July 10, 2013
“You shall not murder.”
The Hebrew word that we translate as “murder” is ratsah. It refers only to criminal acts of killing often committed as revenge or a form of retributive justice. Using the term ratsah, the sixth commandment prohibits taking the law into one’s own hands and prevents that which threatens the sanctity and security of a community. Read more deeply, the sixth commandment speaks to more than just the one pulling the trigger.
As scholars continue to debate the essence of the commandment, one such Rabbi had his own interpretation, “You have heard that it was said to those of ancient times, ‘You shall not murder’; and ‘whoever murders shall be liable to judgment.’ But I say to you that if you are angry with a brother or sister, you will be liable to judgment; and if you insult a brother or sister, you will be liable to the council; and if you say, ‘You fool,’ you will be liable to the hell of fire” (Matt. 5:21-22).
Jesus is opening this commandment beyond its face value to uncover the role that you and I play in facing the violence that condemns us all. He is standing in the Jewish tradition that says that because life is a gift from God, each individual’s life is not only sacred but also connected to all other life. Jesus is turning all of the reasons we might have for one “deserving” death back on our own role and responsibility to that individual, to the community and to God for nurturing, preserving and encouraging life in all its forms.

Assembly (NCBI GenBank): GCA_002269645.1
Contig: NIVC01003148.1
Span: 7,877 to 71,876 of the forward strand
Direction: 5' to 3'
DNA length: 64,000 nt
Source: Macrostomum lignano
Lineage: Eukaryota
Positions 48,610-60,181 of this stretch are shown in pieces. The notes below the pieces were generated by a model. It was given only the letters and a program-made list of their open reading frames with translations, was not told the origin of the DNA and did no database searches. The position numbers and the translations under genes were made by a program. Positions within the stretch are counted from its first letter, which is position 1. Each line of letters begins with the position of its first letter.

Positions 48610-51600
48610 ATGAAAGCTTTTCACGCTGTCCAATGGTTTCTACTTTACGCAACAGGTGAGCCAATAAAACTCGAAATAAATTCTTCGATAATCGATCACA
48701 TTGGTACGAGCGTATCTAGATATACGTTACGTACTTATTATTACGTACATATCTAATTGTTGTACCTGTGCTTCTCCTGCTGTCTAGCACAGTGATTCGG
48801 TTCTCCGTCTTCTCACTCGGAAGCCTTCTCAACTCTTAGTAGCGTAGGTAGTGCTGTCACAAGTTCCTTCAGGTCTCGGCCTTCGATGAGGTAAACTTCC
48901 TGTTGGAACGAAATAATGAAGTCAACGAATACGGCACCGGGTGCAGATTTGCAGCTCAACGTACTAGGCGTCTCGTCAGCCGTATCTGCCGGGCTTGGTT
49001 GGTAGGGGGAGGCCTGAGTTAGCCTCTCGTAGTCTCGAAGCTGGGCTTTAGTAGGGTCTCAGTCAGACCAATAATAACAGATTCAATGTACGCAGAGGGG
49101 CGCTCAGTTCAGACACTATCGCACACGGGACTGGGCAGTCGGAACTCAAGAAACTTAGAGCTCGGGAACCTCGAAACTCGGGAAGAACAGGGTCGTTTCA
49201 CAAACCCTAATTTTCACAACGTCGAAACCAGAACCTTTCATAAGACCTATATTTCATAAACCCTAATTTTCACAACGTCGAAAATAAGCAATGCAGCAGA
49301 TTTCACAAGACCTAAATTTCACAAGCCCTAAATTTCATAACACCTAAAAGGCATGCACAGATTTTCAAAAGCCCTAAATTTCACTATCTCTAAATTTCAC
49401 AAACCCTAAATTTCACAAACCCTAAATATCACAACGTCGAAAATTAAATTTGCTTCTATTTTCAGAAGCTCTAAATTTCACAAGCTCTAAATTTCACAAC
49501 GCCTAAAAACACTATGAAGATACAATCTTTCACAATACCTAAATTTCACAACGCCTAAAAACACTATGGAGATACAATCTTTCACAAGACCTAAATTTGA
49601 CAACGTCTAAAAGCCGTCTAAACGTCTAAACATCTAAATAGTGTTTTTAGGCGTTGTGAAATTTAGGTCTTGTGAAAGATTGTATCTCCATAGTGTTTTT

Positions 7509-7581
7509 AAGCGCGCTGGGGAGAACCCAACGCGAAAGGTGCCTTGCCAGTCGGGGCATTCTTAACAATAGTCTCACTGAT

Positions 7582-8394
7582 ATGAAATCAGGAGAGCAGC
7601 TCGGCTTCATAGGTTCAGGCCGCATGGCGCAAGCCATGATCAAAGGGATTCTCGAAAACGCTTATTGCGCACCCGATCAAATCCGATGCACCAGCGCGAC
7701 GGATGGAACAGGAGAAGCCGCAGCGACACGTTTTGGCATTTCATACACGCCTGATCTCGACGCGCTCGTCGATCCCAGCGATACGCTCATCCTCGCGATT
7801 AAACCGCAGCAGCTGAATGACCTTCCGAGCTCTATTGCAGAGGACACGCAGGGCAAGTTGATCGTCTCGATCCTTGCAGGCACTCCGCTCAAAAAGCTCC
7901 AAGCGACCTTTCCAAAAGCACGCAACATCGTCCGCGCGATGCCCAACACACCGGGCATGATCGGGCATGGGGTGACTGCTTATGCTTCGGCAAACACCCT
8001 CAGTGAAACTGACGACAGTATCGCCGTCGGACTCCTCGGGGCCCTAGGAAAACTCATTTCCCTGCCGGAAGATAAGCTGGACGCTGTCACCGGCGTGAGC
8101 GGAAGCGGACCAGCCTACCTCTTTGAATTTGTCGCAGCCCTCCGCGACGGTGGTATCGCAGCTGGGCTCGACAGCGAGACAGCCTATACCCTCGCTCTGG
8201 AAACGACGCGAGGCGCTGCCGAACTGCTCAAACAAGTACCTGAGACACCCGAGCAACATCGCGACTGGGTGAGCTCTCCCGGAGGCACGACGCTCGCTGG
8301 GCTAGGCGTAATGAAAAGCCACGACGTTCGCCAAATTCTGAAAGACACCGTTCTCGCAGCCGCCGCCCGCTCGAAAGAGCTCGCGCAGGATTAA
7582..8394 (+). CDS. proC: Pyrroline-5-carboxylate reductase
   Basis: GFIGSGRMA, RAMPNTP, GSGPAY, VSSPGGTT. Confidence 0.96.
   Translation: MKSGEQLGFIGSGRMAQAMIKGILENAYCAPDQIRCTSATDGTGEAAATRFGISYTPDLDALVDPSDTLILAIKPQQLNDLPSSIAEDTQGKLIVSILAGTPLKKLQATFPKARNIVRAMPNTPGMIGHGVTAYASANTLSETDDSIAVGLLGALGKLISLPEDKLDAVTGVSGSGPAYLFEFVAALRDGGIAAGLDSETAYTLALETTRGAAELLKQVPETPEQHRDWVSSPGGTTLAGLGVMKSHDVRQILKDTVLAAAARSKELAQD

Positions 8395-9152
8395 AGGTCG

But today is a different world. Sixty percent of all war deaths have occurred in the twentieth century. We have been startled in the twenty-first century by killing fields of the Twin Towers, high schools, elementary schools, movie theaters, marathons (and that is just in the United States). Social scientists and psychologists will tell us that we have become more desensitized to the killing out of gross familiarity and self-preservation. It is simply too familiar to startle us anymore and too much to handle if it did.
While this is understandable, does it numb us to the “image of God” in each perpetrator and victim? Does it absolve us of any responsibility in these killings? How does the sixth commandment speak to us?
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